I remember when Joe Biden was named Obama’s running mate, some Democratic talking head on Larry King gushed over his unequaled depth of knowledge, calling him “a genius, with encyclopedic knowledge of foreign policy.”
Now, really, the coverage and conventional wisdom surrounding Biden has to start reflecting the fact that almost every time he opens his mouth, he says something glaringly, obviously wrong. And I don’t mean, he said “Medicare” when he meant “Medicaid”, or said “Sunni” when he meant “Shia,” or saying they were 57 states. Those are excusable slips of the tongue.
I mean Biden keeps going on at length citing events that didn’t happen (at least not in this world) — being forced down on the Superhighway of Terror in Afghanistan, or being shot at in Iraq, or FDR getting on the television in 1929.
Criticizing McCain for opposing negotiations with Iran, Biden said even the Bush administration now favors such talks — which Obama has long supported.
“After seven years, in which our senior diplomatic personnel were not allowed to make a single contact with Iranians, the Bush administration realized the absurdity of its own policy and sent our leading diplomat to Iran,” he said. “The Assistant Secretary of State as he went to Tehran, sat down at the instruction of the President of the United States.”
It sounds great for Obama and Biden that the president came around to something so close to their position on talks with Iran; trouble is, the event Biden described never actually happened.
In point of fact, the one “meeting” that has taken place was in Geneva, Switzerland, when Under Secretary of State William Burns sat in on a discussion between Iranian representatives and the other “P5 +1″ political directors involved in nuclear talks. The meeting, while a first, was not a negotiation; Burns was there merely as an observer, and had no formal role or talks with the Iranians.
So, point by point: Burns was not sent to Tehran; he did not go to Tehran; and there was no such instruction from the President.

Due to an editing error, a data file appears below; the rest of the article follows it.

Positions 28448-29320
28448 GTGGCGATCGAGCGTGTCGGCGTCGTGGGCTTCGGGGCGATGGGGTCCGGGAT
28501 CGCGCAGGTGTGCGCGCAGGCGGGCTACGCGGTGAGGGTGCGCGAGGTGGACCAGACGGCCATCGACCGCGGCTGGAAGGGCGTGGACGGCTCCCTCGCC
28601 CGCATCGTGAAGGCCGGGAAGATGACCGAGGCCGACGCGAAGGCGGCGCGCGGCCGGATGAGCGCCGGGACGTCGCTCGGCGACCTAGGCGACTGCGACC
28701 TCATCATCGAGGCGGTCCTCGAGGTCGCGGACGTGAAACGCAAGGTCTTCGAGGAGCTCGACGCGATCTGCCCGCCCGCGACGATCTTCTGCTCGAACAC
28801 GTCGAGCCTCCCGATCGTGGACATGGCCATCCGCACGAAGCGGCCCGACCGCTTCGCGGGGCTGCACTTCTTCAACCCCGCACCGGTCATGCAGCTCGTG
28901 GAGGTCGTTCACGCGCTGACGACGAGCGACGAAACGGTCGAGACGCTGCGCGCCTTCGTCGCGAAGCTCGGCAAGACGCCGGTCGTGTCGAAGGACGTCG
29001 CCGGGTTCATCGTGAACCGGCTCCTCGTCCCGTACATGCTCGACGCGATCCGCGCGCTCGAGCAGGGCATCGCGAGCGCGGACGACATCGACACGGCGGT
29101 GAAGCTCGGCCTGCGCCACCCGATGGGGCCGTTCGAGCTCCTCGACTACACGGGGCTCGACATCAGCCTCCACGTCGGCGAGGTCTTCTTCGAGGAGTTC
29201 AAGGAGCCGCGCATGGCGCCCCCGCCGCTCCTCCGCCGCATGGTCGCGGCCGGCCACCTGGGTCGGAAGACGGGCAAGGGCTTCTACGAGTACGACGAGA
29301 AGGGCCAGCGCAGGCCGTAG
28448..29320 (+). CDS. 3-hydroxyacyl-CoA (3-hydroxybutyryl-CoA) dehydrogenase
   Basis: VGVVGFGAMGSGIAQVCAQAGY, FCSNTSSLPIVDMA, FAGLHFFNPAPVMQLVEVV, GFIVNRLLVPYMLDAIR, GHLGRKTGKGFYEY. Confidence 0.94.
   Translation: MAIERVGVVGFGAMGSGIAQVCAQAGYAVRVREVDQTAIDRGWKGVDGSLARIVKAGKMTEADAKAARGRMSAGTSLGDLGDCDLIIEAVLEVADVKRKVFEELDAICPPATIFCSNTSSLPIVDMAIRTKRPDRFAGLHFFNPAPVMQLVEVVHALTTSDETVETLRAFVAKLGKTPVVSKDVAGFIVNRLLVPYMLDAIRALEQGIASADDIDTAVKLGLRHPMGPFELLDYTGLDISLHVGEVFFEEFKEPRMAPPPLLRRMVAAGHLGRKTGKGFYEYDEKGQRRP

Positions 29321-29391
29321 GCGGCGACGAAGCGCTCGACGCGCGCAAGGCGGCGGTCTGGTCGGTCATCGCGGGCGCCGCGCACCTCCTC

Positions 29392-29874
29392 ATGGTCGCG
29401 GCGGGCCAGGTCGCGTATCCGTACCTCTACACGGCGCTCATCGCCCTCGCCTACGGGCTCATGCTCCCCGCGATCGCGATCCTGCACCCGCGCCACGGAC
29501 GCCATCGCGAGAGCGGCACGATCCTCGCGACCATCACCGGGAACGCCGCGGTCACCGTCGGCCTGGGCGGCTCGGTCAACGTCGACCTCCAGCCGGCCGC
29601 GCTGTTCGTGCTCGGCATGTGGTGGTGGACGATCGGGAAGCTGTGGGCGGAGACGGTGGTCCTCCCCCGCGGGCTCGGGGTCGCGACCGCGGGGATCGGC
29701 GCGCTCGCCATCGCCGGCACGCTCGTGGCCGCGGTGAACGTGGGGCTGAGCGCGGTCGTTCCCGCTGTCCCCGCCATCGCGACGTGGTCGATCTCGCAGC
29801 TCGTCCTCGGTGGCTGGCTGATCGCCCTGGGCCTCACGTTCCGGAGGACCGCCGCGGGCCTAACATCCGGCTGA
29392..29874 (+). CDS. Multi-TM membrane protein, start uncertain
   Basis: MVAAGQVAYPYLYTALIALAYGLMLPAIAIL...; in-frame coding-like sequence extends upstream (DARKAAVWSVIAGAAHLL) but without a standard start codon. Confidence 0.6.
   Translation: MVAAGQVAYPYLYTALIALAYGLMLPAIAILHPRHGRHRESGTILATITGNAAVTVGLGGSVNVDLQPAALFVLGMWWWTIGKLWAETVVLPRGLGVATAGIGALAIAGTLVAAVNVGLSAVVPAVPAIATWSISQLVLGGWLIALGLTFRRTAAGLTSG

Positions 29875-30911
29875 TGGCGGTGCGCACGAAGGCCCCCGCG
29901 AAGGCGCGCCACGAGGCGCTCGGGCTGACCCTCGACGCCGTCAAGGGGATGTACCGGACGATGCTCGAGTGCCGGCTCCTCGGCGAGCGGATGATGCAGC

Why the story from Biden? Turns out, he was taking a characteristic detour from his prepared text. Here’s the far more factually accurate version of what he was supposed to say:
“After seven years in which our senior diplomat responsible for Iran was not allowed to meet a single Iranian, the Bush administration realized the absurdity of its policy and sent a leading State Department official to deal directly with Tehran.”
The spin from the Biden team is… well, about what you would expect:
Biden’s spokesman David Wade admits the slip of the tongue, but says “I’d bet my first born that the McCain campaign, led by a candidate who thought Czechoslovakia was still a country, doesn’t really want to have a debate on geography. To sum it up: wrong city, right policy.”
Eh. You say Czechoslovakia when you mean Czech Republic, I can see how that can happen. I don’t think Obama’s “57 states” gaffe says much about him, as he pretty obviously meant 47 states. But I think Joe Biden’s constant flights of fancy indicate he’s not a terribly precise thinker or speaker, and he’s certainly not used to being called out on these, or being corrected. He takes in data and remembers what he wants to remember, not the facts as they actually are.
(More on this list – he keeps insisting that his wife and daughter were killed by a drunk driver when the driver in question was sober; he keeps saying he was a coal miner when his grandfather was; he says the Chairman of the Joint Chiefs of Staff said we’re losing the war in Iraq (he said we were “not winning” in Afghanistan)… )
I know we’re supposed to be worried about whether Sarah Palin is ready to be a heartbeat away from the presidency, but I really wonder what kind of diplomatic crises could be triggered by a globetrotting vice president who kept talking about events that didn’t happen…